TV Rewind: Why Hannibal Is the Unexpected Story of Empathy We Need Right Now

TV Features Hannibal
TV Rewind: Why Hannibal Is the Unexpected Story of Empathy We Need Right Now

Editor’s Note: Welcome to our TV Rewind column! The Paste writers are diving into the streaming catalogue to discuss some of our favorite classic series as well as great shows we’re watching for the first time. Come relive your TV past with us, or discover what should be your next binge watch below:


In the midst of everything we’re all dealing with right now—global pandemic, civil unrest, social isolation and loads of vague, general anxiety—it seems more than a bit bizarre to recommend one of television’s bloodiest, most violent, and downright disturbing offerings as something akin to a comfort binge watch. Yet, there has rarely been a better time to watch Hannibal, NBC’s (!) incredible small screen adaptation of the world of Thomas Harris’ best-selling books, which fills in the backstory of his most infamous creation, Dr. Hannibal Lecter (Mads Mikkelsen), alongside an unstable FBI agent named Will Graham (Hugh Dancy).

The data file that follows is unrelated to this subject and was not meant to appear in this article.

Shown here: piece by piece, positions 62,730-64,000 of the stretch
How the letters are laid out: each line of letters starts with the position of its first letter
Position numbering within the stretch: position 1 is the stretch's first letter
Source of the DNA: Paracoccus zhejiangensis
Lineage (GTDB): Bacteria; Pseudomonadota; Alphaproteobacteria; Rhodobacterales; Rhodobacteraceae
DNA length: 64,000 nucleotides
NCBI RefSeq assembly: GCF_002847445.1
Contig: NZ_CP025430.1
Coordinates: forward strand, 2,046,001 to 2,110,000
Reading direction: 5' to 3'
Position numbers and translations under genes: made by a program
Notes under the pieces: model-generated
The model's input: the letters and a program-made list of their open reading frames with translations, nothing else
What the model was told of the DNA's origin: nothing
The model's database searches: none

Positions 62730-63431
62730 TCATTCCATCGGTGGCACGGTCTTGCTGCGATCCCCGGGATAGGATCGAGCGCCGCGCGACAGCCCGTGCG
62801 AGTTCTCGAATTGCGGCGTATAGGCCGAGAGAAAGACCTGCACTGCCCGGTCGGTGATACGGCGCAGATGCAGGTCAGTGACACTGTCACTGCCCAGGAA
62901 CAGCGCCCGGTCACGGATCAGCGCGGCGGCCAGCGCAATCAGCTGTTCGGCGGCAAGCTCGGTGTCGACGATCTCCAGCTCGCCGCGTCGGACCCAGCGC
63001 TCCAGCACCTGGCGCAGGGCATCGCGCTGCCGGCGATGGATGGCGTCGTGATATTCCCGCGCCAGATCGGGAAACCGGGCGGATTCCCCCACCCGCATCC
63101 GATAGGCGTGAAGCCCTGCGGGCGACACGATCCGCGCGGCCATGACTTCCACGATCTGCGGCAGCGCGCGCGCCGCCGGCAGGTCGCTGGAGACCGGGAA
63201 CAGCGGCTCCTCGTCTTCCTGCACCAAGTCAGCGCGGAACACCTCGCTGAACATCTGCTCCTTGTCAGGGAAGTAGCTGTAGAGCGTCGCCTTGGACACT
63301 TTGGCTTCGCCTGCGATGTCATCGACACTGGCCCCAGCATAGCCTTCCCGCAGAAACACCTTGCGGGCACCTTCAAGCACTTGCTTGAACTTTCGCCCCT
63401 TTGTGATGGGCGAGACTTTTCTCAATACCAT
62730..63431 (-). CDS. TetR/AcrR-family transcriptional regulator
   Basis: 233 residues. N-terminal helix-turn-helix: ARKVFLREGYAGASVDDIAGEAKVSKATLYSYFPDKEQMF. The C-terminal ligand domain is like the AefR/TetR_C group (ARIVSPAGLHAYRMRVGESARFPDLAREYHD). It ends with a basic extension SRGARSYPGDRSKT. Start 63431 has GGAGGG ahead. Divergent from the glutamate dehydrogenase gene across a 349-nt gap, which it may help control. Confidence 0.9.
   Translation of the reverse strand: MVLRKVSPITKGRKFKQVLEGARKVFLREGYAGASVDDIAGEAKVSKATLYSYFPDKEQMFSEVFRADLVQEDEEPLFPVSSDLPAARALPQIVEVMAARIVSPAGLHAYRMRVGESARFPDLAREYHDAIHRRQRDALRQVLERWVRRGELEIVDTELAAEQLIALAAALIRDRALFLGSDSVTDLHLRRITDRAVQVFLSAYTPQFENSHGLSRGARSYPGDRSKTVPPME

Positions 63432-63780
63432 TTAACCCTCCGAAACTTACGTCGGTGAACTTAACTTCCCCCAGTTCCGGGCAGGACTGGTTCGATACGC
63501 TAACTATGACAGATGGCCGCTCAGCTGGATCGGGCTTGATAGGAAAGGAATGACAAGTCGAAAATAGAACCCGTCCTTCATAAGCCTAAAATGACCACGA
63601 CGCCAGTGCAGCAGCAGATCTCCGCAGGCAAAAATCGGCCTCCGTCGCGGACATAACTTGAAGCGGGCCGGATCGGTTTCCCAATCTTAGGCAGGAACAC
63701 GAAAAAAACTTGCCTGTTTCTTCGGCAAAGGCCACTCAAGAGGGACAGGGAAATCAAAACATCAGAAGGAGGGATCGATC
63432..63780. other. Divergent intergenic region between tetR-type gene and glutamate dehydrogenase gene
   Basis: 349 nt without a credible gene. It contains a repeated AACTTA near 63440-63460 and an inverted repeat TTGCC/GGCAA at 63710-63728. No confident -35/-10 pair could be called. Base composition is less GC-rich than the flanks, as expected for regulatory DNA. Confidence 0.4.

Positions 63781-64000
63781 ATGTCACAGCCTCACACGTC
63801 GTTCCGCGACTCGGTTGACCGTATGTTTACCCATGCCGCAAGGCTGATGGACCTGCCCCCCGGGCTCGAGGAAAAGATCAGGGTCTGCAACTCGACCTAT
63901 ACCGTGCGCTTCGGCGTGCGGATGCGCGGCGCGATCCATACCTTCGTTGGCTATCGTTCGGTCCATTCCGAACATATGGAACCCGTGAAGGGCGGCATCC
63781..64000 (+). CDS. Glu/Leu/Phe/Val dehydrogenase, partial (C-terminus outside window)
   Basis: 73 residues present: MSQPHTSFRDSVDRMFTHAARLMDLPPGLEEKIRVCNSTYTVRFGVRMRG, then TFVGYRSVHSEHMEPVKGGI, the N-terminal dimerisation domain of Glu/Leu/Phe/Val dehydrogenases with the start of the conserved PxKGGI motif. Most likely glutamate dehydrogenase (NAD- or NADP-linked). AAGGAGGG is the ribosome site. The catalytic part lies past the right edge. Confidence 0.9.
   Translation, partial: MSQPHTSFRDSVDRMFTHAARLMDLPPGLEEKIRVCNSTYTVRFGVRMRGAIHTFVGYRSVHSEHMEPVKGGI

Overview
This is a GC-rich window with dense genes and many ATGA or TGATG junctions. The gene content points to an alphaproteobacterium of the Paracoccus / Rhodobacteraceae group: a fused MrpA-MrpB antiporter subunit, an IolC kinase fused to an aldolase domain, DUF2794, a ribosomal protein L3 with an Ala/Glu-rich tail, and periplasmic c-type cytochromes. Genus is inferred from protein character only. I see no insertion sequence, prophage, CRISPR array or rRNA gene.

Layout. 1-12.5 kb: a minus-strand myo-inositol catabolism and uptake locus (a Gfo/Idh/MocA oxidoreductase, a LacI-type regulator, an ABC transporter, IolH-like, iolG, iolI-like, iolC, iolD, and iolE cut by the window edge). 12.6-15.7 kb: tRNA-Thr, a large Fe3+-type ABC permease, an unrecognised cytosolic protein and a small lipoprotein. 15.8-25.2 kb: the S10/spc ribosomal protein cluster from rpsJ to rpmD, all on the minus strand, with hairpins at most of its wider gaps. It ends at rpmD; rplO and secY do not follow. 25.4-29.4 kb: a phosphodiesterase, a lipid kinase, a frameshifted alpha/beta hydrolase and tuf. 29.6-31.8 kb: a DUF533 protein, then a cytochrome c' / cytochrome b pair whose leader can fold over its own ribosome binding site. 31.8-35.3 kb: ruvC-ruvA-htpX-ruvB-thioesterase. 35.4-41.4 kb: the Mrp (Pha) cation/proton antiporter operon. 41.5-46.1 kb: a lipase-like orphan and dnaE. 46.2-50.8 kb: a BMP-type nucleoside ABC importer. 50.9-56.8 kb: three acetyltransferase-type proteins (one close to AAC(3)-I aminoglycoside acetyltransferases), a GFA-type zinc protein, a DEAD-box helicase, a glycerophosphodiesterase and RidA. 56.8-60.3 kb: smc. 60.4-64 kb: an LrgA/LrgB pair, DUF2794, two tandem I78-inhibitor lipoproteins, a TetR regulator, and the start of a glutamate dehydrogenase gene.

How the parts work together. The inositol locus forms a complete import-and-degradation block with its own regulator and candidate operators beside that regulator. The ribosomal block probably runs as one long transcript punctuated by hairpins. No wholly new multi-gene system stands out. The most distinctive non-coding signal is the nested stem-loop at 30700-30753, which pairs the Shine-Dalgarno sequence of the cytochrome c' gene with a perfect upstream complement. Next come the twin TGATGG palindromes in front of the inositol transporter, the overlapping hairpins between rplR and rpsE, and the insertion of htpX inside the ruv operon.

The show is monstrous and beautiful by turns, crafting dark tableaus of death and torture drizzled with blood and gore that are nevertheless stunning to behold. Its bizarre, dedicated focus on death—and the twisted minds that often perpetrate it—isn’t exactly soothing, yet its heightened, frequently operatic tone often prevents viewers from feeling as though these graphic horrors are terribly immediate, or ones they might encounter in their own lives.

This distance allows for a certain feeling of space from the show’s most frightening elements. But Hannibal also employs its excessive premise to focus on interiority—using dark, flashy murders as a way to investigate what makes its characters, and by extension, its audience tick. (Particularly in its first season.) Just maybe not quite in the way you expect.

Because, yes, Hannibal Lecter is a monster: a man who murders others and eats them, who manipulates everyone around him, who tortures and gaslights even those he claims to care about. He’s also charming, charismatic, highly intelligent, and impossible to look away from. It’s easy to understand how he brazened his way through the real world he despised for so long. And, for viewers, half the fun of Season 1 is watching others determinedly not see that a monster was sitting among them all along.